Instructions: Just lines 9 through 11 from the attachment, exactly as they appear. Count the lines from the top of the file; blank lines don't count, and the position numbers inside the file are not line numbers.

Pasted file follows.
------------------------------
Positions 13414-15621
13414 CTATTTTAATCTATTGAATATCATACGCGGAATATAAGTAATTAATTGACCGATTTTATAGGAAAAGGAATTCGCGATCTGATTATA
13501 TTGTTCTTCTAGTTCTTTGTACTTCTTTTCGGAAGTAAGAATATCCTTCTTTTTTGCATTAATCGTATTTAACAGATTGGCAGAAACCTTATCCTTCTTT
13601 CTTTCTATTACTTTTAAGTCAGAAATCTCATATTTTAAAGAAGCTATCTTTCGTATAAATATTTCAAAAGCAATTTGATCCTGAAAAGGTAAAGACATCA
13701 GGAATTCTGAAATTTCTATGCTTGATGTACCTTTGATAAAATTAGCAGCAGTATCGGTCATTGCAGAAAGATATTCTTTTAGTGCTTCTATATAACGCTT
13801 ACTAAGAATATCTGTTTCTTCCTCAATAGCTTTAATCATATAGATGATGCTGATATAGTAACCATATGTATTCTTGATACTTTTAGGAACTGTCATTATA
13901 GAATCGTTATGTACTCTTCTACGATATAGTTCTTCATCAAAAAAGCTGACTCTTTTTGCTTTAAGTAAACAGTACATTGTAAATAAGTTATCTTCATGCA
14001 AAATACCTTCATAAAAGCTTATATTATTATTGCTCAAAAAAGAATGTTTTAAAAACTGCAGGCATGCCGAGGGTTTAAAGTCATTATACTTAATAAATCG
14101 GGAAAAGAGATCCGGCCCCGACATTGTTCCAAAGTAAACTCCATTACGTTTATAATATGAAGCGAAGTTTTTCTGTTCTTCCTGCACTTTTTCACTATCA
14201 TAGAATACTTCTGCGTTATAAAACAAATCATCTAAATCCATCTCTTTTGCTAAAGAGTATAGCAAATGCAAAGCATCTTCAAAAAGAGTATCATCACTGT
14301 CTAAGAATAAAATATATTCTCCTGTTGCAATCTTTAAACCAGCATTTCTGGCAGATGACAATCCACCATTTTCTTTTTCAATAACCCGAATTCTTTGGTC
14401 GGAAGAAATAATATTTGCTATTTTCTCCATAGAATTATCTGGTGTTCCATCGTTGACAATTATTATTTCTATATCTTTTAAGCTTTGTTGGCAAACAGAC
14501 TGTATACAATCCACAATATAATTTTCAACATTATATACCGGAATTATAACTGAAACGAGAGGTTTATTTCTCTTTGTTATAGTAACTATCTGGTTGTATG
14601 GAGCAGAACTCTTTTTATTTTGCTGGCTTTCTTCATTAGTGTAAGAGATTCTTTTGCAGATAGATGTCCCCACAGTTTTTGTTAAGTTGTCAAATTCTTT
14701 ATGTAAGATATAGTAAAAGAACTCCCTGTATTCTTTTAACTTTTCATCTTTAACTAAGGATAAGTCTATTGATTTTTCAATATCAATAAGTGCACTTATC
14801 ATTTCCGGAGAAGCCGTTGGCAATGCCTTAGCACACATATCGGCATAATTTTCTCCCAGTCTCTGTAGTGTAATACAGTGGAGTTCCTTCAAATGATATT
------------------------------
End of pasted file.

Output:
14101 GGAAAAGAGATCCGGCCCCGACATTGTTCCAAAGTAAACTCCATTACGTTTATAATATGAAGCGAAGTTTTTCTGTTCTTCCTGCACTTTTTCACTATCA
14201 TAGAATACTTCTGCGTTATAAAACAAATCATCTAAATCCATCTCTTTTGCTAAAGAGTATAGCAAATGCAAAGCATCTTCAAAAAGAGTATCATCACTGT
14301 CTAAGAATAAAATATATTCTCCTGTTGCAATCTTTAAACCAGCATTTCTGGCAGATGACAATCCACCATTTTCTTTTTCAATAACCCGAATTCTTTGGTC